Thai version

Wednesday, October 31, 2007

it was a really a big treat for a couple of country boys

However when the truck was full my brother Johnnie would take it to the elevator and unload the truck. I would usually stay at the combine and clean and grease it while my brother got the truck unloaded. Sometimes I went with my brother to the elevator to unload and sell the wheat from the truck. We usually went to a near by town called Opolis, that had the nearest elevator to unload the truck. Opolis was about 5 miles from our farm which was on the Missouri side of the state line and Opolis was on the Kansas side of the state line. When that you went to the elevator the first thing you did was to weigh the truck. You had to either stay in the truck or get out when this happened. Then you drove to the elevator. You had to get the front wheels onto a carriage. Then you went to the back and opened the tailgate of the truck. Then the hoist lifted the carriage that the trucks front wheels was on so it lifted the front of the truck causing the grain to spill out the back of the truck and into the open splits which lead to the auger that augured the wheat into the nearby awaiting railroad grain cars. When the truck was unloaded you had to drive back to the scales again and get the empty truck weighted. Then they gave you a ticket that showed how much wheat you had unloaded at the elevator. This weight ticket would later be brought to the elevator by our dad later and a check would be given to him for the wheat he had sold.

Later President Eisenhower would put a wheat allotment on the farmers and ruined or bankrupt all of the small farmers like us not allowing them to plant the amount of wheat that could keep the farm operating at a profitable margin.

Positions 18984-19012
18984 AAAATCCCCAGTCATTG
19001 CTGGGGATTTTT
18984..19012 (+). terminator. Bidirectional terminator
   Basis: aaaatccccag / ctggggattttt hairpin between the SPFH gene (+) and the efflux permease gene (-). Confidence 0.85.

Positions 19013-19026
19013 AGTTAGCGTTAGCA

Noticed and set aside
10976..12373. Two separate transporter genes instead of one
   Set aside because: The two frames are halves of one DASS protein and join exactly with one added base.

Sometimes if Johnnie or I had any money and the time, we would stop at the store and get an orange soda and even a candy bar money permitting. It was a really a big treat for a couple of country boys.

Still there were times that Johnnie would stop the combine and I would drive the truck up to it to unload and the combine had broken down. We would work to get the broken part off. Then I would stay with the combine if something was to be done. If not I would go with Johnnie back to the house. We would get mother who would get dressed up and bring the check book. Before leavening she would want to know if that our shorts was clean. She always said if we got hurt and taken to a hospital she wanted clean shorts on us. Then we would drive over to Liberal Mo. Were the dealer was that we had bought the combine from. We would then get the needed parts, Mom would write a check for them. Then we headed back to get the combine repaired.

This went on all summer till the wheat was all combine. Then we had to put up the hay for the winter. When the hay was baled our job was to haul the hay to the barn and store it in the loft. We would load the bales on the truck then take them to the barn to unload.

When we had finished storing all of the hay we started the next work item. We planted the winter wheat. We first plowed the ground then disk the ground then we drilled in the wheat. When this was done it was time for school to start.

When that we had finished all of the combining that year Dad bought us all a present. It was a black and white television set. It was a 21 inch set. He had bought it from Montgomery and Wards and was our first TV set. We was able to get two channels, channel 7 KOAM which was on highway 69 south of Pittsburg, Kansas and channel 12 KODE which was in Joplin, Missouri.

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